Recently, I hosted two long-time friends from Oklahoma City, both of whom are avid gardeners. One, John Fluitt, is a landscape architect with an impressive client list. The other, Terry Zinn, travels the world and loves to visit gardens.
John designed the garden plan for my home in 2012 and I remember his first visit to my garden. He stood in the middle of the barren yard and just said, “Oh My! Oh My!” I could tell he knew this was going to be a tough job to transform a barren yard into to showplace.
The design plan he created covered the back lawn and two side gardens and he knew it would take several seasons to mature. We followed the plan precisely. I wasn’t a Master Gardener then and my garden knowledge begged to be improved. What I’ve learned since then is based on some serious questions you have to ask yourself before planning how to create a garden when the future for a lawn may look bleak.
Here are some tips from John and Jeff Bredenberg, author of “How To Cheat at Gardening and Yard Work.”
• Does the yard have adequate sunshine and easy access to water?
• What do I expect from my garden plants?
• What are the physical limitations of my yard?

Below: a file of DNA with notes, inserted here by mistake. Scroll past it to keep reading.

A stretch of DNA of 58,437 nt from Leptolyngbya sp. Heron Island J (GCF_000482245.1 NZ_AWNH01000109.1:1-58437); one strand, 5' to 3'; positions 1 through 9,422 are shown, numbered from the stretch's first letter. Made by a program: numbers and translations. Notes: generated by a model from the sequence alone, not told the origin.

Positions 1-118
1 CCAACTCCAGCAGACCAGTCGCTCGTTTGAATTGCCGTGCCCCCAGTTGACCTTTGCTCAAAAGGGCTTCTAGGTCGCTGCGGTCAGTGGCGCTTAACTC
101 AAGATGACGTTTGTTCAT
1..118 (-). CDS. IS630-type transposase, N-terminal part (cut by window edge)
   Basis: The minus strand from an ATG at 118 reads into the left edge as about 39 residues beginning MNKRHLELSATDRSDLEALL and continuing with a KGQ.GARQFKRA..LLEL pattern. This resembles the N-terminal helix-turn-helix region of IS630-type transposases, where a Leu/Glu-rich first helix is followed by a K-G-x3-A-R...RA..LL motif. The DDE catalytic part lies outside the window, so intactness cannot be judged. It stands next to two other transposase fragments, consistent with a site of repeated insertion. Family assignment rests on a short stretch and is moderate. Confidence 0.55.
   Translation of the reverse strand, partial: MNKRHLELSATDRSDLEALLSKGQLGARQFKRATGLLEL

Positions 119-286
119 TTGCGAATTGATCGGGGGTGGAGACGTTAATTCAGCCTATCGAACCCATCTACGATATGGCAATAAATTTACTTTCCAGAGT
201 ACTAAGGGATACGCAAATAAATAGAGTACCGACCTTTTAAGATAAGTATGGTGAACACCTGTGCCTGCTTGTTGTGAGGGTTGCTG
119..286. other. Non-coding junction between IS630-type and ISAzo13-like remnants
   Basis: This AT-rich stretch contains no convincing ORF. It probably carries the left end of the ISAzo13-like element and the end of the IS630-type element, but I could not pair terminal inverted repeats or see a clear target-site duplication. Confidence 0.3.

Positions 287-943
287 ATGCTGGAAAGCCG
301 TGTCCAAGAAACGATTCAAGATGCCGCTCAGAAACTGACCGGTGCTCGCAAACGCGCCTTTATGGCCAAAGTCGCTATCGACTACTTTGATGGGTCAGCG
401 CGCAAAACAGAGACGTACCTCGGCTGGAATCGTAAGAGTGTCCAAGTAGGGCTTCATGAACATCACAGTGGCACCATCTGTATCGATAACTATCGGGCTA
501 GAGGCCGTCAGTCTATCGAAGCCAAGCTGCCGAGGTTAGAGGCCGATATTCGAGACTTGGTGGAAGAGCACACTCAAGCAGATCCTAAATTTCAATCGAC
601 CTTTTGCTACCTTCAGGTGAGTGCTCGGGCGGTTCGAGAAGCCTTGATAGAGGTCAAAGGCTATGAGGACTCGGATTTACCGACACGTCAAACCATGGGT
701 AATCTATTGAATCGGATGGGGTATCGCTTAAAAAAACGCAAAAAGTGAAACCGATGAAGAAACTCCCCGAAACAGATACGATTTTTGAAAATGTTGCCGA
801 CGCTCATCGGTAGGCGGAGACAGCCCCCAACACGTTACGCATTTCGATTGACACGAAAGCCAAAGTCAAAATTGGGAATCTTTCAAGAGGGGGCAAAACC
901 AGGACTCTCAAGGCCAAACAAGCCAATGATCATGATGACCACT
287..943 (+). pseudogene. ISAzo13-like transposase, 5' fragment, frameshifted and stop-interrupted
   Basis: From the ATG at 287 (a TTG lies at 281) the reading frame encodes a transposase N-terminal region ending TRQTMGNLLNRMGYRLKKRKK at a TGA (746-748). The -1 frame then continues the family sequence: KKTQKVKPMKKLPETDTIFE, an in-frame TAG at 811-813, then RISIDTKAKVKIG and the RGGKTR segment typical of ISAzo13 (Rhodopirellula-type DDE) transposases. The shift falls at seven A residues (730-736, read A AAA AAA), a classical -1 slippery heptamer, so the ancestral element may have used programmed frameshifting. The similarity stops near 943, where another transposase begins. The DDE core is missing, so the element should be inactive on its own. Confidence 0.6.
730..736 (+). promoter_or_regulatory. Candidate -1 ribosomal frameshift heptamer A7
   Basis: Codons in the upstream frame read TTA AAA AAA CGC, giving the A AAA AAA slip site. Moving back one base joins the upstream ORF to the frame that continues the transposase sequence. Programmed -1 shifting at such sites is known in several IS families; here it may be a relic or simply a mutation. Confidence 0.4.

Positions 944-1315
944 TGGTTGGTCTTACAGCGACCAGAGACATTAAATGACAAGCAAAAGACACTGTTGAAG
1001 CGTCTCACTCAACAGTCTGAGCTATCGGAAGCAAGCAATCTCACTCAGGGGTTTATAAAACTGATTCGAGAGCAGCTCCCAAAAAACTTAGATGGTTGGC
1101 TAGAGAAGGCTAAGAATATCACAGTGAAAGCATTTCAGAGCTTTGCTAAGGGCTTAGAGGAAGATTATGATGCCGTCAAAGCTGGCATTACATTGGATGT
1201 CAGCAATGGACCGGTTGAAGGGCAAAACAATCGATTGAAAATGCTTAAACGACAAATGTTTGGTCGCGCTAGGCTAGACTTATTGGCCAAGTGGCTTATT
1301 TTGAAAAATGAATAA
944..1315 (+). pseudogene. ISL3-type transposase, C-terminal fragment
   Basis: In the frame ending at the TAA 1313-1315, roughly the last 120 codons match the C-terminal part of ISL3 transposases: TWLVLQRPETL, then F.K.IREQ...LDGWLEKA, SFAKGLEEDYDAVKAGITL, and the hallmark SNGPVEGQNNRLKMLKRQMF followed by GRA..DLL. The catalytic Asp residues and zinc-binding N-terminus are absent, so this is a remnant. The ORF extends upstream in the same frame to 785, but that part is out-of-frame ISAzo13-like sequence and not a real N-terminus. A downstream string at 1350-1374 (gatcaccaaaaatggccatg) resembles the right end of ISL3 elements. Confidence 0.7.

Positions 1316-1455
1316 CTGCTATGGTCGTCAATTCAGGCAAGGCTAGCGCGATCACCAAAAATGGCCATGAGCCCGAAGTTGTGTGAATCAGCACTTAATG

• Do you want to add color to the yard?
• Do you want to screen parts of the yard for privacy?
• Where do you want to have paths and walkways?
• Do you want a formal or informal garden?
Another wise suggestion is decide if you want a curved, kidney shape or freeform for an informal look. Also decide if you want rows or raised beds for veggies and herbs, clumps or drifts for perennials, hedges for privacy screening, or marking property boundaries, trees for shade or ornamental value, groups of shrubs. Finally decide which plants go where.
As John stood in the barren garden a decade ago, he did note the fences along the back and sides of the yard were great property markers. He also was impressed by the mature trees behind the back fence. On his recent visit, he no longer had to lament the once barren lawn. He was pleased his design plan was a success.
Micki J. Shelton is a Muskogee native and master gardener.